60 Years Ago-- "We, the People" Ushered in the Radio-Television Simulcast

May 29th, 2008

In the early days of television as radio remained the dominant medium and television looked to make its foothold, several early shows were done as simulcasts on both mediums. We, the People was the first (on June 1, 1948) followed soon thereafter by such top radio radio shows as Arthur Godfrey Time. As described in Arthur J. Singer's Arthur Godfrey: The Adventures of an American Broadcaster, Godfrey said at the top of his first simulcast (November 23, 1948): "This morning, we've got lights all around this place... and they're driving us crazy. They said, 'We'll come in, Arthur, and you won't even know we're there.' [He makes a face, thumbs his nose at the camera. The audience laughs. Then he addresses the radio audience.] For a penny postcard I'll explain that laugh to you folks."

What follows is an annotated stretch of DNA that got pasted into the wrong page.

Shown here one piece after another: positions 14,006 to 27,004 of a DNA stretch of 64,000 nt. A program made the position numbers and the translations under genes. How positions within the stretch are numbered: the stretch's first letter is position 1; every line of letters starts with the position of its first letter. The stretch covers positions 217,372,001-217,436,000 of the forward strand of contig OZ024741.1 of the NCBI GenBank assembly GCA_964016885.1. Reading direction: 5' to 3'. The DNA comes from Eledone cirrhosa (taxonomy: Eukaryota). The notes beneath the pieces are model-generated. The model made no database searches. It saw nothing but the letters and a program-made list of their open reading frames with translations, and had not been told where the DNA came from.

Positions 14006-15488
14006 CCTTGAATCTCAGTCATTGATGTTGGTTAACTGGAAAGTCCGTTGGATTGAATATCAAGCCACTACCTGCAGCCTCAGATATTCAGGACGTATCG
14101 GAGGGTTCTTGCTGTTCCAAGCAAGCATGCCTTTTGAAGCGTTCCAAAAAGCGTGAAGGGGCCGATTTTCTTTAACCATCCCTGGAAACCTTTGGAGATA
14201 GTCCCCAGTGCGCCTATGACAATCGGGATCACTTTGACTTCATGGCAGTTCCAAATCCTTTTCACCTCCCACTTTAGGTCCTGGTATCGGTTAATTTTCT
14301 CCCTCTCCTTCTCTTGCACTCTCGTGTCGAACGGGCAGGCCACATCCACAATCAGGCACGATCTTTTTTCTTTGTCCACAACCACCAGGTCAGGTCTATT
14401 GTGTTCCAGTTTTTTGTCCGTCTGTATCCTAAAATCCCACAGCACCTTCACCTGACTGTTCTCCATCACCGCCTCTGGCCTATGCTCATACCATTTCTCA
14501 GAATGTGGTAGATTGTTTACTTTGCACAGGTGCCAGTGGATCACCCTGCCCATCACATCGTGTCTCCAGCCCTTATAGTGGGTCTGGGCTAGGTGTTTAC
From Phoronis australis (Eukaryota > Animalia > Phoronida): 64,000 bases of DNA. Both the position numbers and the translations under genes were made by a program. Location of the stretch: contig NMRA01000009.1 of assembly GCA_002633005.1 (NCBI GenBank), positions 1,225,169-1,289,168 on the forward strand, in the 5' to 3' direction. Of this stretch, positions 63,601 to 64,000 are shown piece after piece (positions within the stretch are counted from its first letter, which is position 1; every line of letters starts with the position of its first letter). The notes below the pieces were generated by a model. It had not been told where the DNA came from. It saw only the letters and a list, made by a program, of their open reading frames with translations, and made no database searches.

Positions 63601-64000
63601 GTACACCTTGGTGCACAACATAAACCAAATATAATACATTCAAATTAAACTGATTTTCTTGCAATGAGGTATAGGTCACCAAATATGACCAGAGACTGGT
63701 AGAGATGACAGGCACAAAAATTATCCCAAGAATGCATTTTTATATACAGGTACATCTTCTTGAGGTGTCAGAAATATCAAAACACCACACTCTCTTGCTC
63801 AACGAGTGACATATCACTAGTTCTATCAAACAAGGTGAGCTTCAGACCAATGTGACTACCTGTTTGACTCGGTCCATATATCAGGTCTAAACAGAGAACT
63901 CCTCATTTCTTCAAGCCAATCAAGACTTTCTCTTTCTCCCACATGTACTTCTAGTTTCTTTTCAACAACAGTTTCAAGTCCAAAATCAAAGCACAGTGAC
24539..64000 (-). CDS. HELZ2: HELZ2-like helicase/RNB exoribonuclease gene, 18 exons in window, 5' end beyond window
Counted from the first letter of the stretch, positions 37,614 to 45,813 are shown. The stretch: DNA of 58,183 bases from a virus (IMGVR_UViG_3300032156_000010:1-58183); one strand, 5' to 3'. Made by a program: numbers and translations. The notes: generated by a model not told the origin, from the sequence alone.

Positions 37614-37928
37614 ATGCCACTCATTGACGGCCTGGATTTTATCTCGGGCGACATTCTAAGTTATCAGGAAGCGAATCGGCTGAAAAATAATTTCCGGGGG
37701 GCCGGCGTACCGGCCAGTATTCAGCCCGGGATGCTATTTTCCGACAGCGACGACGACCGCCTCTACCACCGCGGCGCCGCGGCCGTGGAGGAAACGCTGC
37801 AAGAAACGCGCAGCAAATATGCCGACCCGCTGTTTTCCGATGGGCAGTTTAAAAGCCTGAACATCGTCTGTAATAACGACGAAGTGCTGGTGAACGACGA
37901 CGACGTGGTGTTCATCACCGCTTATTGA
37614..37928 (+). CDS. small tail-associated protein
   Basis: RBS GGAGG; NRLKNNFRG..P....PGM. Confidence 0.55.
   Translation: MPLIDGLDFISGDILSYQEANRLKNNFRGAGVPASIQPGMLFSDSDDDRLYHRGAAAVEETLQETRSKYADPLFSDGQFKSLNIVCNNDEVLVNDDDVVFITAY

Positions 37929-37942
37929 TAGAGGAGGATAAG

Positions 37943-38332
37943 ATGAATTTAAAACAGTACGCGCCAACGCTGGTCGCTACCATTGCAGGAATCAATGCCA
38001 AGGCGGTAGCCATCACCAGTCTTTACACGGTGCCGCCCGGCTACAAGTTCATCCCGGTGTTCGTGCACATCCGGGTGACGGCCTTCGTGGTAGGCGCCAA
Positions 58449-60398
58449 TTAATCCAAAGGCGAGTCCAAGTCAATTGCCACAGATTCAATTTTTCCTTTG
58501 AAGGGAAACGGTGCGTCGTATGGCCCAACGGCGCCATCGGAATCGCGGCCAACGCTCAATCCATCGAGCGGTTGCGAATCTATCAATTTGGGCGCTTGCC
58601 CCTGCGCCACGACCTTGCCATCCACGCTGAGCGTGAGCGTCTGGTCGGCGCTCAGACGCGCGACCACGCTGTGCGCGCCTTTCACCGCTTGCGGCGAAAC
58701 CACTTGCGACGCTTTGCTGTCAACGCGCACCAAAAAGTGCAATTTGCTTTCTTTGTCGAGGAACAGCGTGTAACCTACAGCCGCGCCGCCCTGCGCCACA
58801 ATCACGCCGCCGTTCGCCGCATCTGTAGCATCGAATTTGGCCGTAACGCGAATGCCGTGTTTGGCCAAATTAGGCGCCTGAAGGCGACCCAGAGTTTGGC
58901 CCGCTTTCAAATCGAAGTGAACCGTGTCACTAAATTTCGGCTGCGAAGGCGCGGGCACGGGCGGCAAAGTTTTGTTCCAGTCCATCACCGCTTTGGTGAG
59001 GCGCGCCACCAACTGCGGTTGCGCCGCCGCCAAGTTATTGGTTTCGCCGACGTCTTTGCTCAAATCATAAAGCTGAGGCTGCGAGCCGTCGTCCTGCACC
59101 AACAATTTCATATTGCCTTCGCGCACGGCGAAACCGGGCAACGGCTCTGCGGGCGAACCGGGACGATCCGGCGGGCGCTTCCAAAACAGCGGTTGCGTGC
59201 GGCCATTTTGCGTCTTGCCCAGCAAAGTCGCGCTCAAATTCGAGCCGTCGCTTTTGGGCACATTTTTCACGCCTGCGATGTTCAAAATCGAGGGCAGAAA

We, the People began as a radio show in the 1930s known for its unusual testimonials of real people. When the show made its historic "first" as a radio-television simulcast, Variety, noted that the broadcast was preceded by a ten-minute ceremony in which CBS President Frank Stanton and reps from the advertising agencies that sponsored the show, cited the historic first of the simulcast. But, Variety griped: "In terms of depicting for home viewers how a radio show is run off, it could probably be classed as a success. But to call it a television show is a complete misnomer. With the single exception of a visual commercial midway in the program, no attempt was made at all to give the radio show a much needed TV Look."

Archive interviewee James Sheldon talks about directing We, the People (six minutes into